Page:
December 21st, 2010
In part 2 of our two-part series, we focus on three more of our most popular podcasts of 2011. (Did you miss part 1? No problem, you can still get a run-down on part 1.) One podcast is an interview with web form guru Luke Wroblewski. Another podcast is an excerpt for one of the Web App Masters Tour presentations. The last podcast comes from our popular Userability series. Let’s jump right into it.
Moving Beyond Static Forms with Luke Wroblewski
Web forms are the mouth that feeds most web apps. There’s no way around that. Yet few people are thinking about how to make one of the more unpleasant parts of the web more pleasant. The world’s foremost authority on web forms is Luke Wroblewski, author of the heralded book, Web Form Design.
It’s no coincidence that we lean on Luke often to join us at events including our upcoming 2011 Web App Masters Tour.
Jared Spool sat down with Luke to discuss what’s been happening with web forms since his book came out. It turns out there have been some interesting developments recently.
Read more and listen to the interview with Jared and Luke.
Stephen Anderson’s Designing Seductive Business Apps: Live!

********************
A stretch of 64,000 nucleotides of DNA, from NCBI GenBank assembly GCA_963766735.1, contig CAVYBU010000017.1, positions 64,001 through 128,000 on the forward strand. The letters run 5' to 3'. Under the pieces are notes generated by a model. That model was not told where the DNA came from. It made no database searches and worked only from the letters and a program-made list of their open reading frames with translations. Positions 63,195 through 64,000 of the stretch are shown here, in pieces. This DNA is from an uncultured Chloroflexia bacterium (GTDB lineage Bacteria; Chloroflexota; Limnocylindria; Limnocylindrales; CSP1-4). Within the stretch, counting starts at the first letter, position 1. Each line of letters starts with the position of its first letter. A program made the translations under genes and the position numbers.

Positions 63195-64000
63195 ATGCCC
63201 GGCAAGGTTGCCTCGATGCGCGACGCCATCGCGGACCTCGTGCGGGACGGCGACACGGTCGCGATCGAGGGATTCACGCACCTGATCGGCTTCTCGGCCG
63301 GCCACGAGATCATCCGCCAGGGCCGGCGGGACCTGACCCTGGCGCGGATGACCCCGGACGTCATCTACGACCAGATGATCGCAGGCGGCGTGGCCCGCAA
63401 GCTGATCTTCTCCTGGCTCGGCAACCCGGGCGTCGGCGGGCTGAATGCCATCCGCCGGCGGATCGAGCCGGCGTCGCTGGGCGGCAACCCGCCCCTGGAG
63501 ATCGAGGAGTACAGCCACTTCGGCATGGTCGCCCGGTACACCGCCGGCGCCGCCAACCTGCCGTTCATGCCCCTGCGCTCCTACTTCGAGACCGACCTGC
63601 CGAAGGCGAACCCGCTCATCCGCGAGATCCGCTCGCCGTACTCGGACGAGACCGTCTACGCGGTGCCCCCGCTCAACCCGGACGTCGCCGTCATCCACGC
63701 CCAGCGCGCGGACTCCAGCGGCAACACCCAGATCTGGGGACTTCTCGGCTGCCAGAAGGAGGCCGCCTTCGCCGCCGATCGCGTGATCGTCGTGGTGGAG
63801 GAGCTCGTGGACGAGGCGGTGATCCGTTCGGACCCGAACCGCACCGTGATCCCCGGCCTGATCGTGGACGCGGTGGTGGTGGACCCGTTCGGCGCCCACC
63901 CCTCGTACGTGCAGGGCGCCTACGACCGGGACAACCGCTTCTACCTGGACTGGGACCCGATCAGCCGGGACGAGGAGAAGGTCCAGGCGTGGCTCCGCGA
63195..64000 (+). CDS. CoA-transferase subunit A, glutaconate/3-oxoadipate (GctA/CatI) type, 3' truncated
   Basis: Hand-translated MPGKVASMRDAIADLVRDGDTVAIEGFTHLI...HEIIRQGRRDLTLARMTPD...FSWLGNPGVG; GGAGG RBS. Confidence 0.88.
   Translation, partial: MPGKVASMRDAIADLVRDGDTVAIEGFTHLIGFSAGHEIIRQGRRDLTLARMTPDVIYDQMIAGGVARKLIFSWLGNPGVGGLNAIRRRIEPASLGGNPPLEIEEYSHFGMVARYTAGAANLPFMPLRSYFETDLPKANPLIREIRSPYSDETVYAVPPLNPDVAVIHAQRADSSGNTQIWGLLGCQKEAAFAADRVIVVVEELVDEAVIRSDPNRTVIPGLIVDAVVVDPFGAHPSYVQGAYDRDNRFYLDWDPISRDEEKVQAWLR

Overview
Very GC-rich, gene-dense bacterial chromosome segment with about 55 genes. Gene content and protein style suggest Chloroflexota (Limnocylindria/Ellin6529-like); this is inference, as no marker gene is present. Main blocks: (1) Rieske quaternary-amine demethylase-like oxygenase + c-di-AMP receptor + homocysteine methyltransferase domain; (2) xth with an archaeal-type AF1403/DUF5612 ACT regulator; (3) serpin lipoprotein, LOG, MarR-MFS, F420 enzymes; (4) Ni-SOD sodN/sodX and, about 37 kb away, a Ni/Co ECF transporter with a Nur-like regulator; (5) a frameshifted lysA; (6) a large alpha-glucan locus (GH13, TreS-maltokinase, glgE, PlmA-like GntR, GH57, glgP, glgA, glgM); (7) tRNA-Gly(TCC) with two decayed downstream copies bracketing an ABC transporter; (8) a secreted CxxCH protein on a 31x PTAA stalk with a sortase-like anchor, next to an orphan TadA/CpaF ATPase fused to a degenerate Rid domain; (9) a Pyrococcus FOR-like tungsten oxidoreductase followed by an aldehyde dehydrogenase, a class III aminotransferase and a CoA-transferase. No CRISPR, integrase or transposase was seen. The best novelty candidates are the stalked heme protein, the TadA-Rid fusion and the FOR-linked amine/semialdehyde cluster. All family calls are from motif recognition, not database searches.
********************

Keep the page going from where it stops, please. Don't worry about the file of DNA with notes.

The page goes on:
It’s becoming common to see behavioral cues in everyday web applications. Designers are looking to encourage certain actions, and are turning to the principles of behavioral psychology to achieve their goals. No longer solely the domain of social and gaming apps, you can leverage many of these in your daily work.
Stephen Anderson is the first person we think of when it comes to these kinds of interactions. Stephen is an independent consultant and creator of Mental Notes, a set of reference cards with design insights from the world of psychology.
Stephen was also a presenter at this year’s Web App Masters Tour. In this podcast, you’ll hear an excerpt from Stephen’s tour talk. He presents three concepts: Scarcity, Set Completion and the Feedback Loop.
Read more and listen to Stephen’s podcast.
Userability #19 – Be a Linchpin
In this Userability episode, we hear from Grady Kelly in beautiful Salt Lake City, Utah. Grady is inspired by Seth Godin’s new book, Linchpin. He wants to know how UX professionals can work to become indispensable team members and not just another cog in the machine.
Jared Spool believes that indispensability starts with demonstrating the value of your work. Robert Hoekman believes just being a user experience professional makes you more than a cog. Hear how Jared and Robert answer Grady’s question, and see if you’ve put into practice their recommendations.
Read more and listen to the Userability podcast.Tweet